Here we go again. Because it seems like Hollywood can't let it rest in peace, "Charlie's Angels" and its plastic feminism are back in theaters, this time with a twist that really isn't all that twisty and a script that leaves a lot to be desired. You've heard of the trio of female spies. The show from the 70s that made Farrah Fawcett a household name. It wasn't particularly pro-women (they wore too many bikinis and evening gowns to ever be taken seriously as actual operatives), but it at least featured three equal leads who weren't male. Now that it's 2019, it is only natural that such an iconic show would be updated for modern audiences; just perhaps they could have made it as smart and interesting as it was focused on its progressive agenda.
The Angels have grown from a small team to an international spy agency tasked with recouping weapons of warfare or sometimes just taking out really smarmy bad guys while wearing a costume, heels or a combination of the two. Sabina (Kristen Stewart) is a talkative, spunky, high energy former troubled youth whose infectious personality dictates she is the face of the operations, earning the trust of their marks. Fellow Angel Jane (Ella Balinska) is the behind-the-scenes assassin who swoops in to disable the roomful of security guards.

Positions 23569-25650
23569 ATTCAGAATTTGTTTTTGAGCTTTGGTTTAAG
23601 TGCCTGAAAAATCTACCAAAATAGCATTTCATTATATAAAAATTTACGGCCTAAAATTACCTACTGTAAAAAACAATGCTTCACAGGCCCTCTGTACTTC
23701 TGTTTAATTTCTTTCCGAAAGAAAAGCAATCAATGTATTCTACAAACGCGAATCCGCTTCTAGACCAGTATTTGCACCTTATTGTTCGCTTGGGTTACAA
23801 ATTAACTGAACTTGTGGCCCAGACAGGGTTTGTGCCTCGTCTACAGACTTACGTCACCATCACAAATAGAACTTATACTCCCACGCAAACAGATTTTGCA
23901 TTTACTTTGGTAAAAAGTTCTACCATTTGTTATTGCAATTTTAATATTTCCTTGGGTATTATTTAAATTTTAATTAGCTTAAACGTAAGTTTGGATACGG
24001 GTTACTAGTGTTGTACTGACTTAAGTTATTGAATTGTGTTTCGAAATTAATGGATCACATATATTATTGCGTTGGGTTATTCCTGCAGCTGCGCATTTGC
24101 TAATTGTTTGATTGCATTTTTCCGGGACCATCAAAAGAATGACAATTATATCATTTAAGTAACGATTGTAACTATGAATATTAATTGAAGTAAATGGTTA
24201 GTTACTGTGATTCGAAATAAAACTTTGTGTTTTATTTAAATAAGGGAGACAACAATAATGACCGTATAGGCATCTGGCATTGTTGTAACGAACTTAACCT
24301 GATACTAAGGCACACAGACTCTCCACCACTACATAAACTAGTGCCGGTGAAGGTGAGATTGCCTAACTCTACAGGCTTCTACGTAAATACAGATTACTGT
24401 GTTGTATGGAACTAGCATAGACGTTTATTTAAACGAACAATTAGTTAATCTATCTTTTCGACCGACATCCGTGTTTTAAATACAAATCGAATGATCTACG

Elena (Naomi Scott), a scientist working for mega-millionaire Alexander Brock (Sam Caflin), has discovered a potentially fatal flaw in the product she's developed: the energy cube that can illuminate an entire sky rise without access to the electrical grid can, in the wrong hands, be reprogrammed to silently kill anyone within proximity. The company won't listen to her concerns, and when Elena is targeted by an assassin, Charlie's Angels save her life, though not without losing one of their own, Bosley (Djimon Hounsou).
Under their new Bosley (Elizabeth Banks), which is the name given to every handler, the Angels must solve the mystery of the stolen energy cubes and stop them from getting into the wrong hands. The three women karate kick, punch and incapacitate those in their way to stopping evil from lighting up. Proving her worth to the others, Elena may just have what it takes to join the squad of hot female ninja spies and join the sisterhood of traveling badasses.
The first film written by Banks who also directs and starring the most diverse, female-empowered cast ever, "Charlie's Angels" has never felt more vanilla. There is chemistry between our leads, but there is no real commitment to character or story that would otherwise drive the film forward. Surprisingly, we have the most fun with Stewart who, though known for her morose angst and hand-through-hair ambivalence, is refreshing and provides most of the film's comic relief.
Otherwise, the film doesn't have the same campy sass and projecture that its remake predecessor from 2000 graced upon its audience. Nearly 20 years later and, despite updating the property to give it an international feel (we're whisked to Germany via Brazil) and its first female Bosley, the plot is still ridiculous and provides little more than temporary entertainment without the intellectual stimulation. If you're interested in a brainless action-comedy, then "Charlie's Angels" delivers that, but nothing more. And unfortunately, an attempt to do a really cool remake for new audiences may have to wait another two decades.